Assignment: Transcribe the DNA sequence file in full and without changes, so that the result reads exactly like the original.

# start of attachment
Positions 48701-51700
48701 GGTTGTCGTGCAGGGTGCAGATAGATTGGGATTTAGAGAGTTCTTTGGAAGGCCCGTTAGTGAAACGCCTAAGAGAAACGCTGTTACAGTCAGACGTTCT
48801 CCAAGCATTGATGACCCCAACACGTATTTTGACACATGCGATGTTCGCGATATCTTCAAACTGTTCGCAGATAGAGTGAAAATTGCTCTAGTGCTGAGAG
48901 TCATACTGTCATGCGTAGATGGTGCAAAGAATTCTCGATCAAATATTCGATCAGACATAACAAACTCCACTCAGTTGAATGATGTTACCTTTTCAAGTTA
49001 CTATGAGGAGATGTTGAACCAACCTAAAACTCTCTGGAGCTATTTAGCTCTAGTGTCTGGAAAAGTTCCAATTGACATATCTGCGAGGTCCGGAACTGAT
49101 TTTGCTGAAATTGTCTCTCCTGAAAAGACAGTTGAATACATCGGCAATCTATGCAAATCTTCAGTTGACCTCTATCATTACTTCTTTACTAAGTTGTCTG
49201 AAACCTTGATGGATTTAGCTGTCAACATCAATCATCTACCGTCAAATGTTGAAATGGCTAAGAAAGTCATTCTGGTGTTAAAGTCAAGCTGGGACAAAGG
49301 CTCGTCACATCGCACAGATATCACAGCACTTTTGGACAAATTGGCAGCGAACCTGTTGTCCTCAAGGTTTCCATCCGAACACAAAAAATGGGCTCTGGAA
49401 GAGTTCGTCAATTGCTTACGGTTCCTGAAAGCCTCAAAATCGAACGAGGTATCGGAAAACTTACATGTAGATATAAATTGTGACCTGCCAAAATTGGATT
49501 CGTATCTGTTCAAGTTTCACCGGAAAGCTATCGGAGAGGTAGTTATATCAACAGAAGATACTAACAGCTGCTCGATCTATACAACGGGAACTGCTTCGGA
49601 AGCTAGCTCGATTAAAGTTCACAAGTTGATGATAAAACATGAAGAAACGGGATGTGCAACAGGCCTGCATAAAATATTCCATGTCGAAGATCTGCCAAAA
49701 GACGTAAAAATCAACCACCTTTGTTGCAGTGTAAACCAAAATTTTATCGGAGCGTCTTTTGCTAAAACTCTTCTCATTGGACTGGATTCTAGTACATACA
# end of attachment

Positions 48701-51700
48701 GGTTGTCGTGCAGGGTGCAGATAGATTGGGATTTAGAGAGTTCTTTGGAAGGCCCGTTAGTGAAACGCCTAAGAGAAACGCTGTTACAGTCAGACGTTCT
48801 CCAAGCATTGATGACCCCAACACGTATTTTGACACATGCGATGTTCGCGATATCTTCAAACTGTTCGCAGATAGAGTGAAAATTGCTCTAGTGCTGAGAG
48901 TCATACTGTCATGCGTAGATGGTGCAAAGAATTCTCGATCAAATATTCGATCAGACATAACAAACTCCACTCAGTTGAATGATGTTACCTTTTCAAGTTA
49001 CTATGAGGAGATGTTGAACCAACCTAAAACTCTCTGGAGCTATTTAGCTCTAGTGTCTGGAAAAGTTCCAATTGACATATCTGCGAGGTCCGGAACTGAT
49101 TTTGCTGAAATTGTCTCTCCTGAAAAGACAGTTGAATACATCGGCAATCTATGCAAATCTTCAGTTGACCTCTATCATTACTTCTTTACTAAGTTGTCTG
49201 AAACCTTGATGGATTTAGCTGTCAACATCAATCATCTACCGTCAAATGTTGAAATGGCTAAGAAAGTCATTCTGGTGTTAAAGTCAAGCTGGGACAAAGG
49301 CTCGTCACATCGCACAGATATCACAGCACTTTTGGACAAATTGGCAGCGAACCTGTTGTCCTCAAGGTTTCCATCCGAACACAAAAAATGGGCTCTGGAA
49401 GAGTTCGTCAATTGCTTACGGTTCCTGAAAGCCTCAAAATCGAACGAGGTATCGGAAAACTTACATGTAGATATAAATTGTGACCTGCCAAAATTGGATT
49501 CGTATCTGTTCAAGTTTCACCGGAAAGCTATCGGAGAGGTAGTTATATCAACAGAAGATACTAACAGCTGCTCGATCTATACAACGGGAACTGCTTCGGA
49601 AGCTAGCTCGATTAAAGTTCACAAGTTGATGATAAAACATGAAGAAACGGGATGTGCAACAGGCCTGCATAAAATATTCCATGTCGAAGATCTGCCAAAA
49701 GACGTAAAAATCAACCACCTTTGTTGCAGTGTAAACCAAAATTTTATCGGAGCGTCTTTTGCTAAAACTCTTCTCATTGGACTGGATTCTAGTACATACA